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Legislation

Pot lobbying to remain high in wake of legalization, insiders say

By Samantha Wright Allen      

There’s likely to be a lot of ‘jockeying’ from interested groups, as rules around non-smokeable products are still undecided.

A worker inspects plants at the Tweed cannabis plant in Smiths Falls, Ont., one of several cannabis companies that have sprouted up in the years prior to legalization. Consultants and industry insiders predict lobbying isn’t likely to taper off after pot is legal on Oct. 17, suggesting it will instead climb as groups jockey to tweak existing law and inform new regulations ahead of a 12-month deadline to legalize other forms, like edibles. The Hill Times file photograph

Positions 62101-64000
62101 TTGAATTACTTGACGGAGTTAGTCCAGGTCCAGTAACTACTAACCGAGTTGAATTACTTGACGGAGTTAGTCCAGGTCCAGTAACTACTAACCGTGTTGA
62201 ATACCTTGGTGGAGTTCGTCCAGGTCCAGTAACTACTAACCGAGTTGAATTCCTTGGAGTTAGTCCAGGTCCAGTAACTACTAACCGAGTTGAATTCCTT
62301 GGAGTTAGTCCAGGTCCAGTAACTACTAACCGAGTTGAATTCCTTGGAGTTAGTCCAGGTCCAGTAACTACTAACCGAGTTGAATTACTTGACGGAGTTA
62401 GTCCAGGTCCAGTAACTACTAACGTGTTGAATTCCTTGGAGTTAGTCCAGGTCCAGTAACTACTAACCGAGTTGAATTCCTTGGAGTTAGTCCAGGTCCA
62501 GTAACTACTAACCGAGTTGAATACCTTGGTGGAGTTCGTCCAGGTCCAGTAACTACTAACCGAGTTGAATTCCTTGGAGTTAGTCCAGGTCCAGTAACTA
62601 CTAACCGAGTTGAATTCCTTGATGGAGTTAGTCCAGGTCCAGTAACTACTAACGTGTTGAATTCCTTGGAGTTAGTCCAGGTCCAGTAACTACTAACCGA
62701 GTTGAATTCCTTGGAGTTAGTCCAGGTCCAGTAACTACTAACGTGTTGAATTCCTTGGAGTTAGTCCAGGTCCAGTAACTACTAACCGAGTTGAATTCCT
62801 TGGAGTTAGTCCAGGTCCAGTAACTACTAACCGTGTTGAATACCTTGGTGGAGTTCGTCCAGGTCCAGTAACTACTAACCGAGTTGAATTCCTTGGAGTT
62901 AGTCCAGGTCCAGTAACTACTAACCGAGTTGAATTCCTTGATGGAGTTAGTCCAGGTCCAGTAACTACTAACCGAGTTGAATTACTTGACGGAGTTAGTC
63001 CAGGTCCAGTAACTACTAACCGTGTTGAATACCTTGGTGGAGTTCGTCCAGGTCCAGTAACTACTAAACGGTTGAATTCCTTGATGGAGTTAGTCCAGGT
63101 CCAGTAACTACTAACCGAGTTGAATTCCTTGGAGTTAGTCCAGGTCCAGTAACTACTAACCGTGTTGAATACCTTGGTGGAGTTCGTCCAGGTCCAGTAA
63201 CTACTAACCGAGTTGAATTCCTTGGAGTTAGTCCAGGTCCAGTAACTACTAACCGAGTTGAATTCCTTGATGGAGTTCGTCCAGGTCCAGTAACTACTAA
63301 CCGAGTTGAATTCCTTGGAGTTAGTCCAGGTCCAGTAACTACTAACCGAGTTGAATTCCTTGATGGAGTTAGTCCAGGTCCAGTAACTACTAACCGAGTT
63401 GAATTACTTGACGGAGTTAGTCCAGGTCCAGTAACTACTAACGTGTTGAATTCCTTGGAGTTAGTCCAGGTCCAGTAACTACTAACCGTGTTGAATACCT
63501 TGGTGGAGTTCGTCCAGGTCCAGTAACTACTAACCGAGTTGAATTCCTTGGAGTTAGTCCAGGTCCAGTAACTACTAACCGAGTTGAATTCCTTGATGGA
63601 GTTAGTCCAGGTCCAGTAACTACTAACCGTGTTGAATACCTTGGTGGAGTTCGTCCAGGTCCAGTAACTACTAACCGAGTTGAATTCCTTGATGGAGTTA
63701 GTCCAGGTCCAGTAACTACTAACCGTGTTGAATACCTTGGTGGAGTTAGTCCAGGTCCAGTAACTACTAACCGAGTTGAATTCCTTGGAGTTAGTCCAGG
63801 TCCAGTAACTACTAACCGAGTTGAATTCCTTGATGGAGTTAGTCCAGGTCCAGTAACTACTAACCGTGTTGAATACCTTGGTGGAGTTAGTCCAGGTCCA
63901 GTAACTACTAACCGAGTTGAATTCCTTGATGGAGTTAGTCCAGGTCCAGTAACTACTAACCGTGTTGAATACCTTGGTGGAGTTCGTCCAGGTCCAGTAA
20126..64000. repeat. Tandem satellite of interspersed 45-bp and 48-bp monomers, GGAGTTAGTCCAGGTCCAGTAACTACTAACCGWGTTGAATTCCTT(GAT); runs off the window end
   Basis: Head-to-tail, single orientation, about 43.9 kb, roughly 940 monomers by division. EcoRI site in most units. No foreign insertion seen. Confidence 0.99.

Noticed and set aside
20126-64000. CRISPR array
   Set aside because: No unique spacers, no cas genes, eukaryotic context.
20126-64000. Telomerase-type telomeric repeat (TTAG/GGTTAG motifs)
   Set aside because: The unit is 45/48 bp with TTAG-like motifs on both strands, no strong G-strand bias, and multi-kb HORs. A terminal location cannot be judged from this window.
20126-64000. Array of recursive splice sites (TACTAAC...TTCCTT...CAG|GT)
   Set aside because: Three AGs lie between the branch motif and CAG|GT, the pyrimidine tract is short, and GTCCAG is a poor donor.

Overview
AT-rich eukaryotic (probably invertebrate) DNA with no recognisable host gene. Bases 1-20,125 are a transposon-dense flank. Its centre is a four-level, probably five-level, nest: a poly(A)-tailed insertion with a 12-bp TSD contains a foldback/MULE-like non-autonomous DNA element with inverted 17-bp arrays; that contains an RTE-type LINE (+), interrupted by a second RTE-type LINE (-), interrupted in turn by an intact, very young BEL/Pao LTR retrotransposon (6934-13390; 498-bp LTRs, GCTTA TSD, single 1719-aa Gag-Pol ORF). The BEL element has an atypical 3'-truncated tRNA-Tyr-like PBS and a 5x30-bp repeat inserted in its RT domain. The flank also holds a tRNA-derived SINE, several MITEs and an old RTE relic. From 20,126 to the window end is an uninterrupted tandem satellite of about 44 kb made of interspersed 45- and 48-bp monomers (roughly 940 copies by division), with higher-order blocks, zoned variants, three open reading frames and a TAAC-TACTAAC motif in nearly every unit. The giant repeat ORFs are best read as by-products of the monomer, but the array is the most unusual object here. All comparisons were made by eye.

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Since the Liberals came to power with a promise of cannabis legalization, a sophisticated government relations industry has bloomed out of the historic policy shift, with lobbying skyrocketing and the companies registered since 2015 having doubled those in the arena compared to three years before. That comes as no surprise to any involved in the industry, who expect flipping the switch on legalization won’t slow the government relations engine now geared towards tweaking the regulations, taking on labelling

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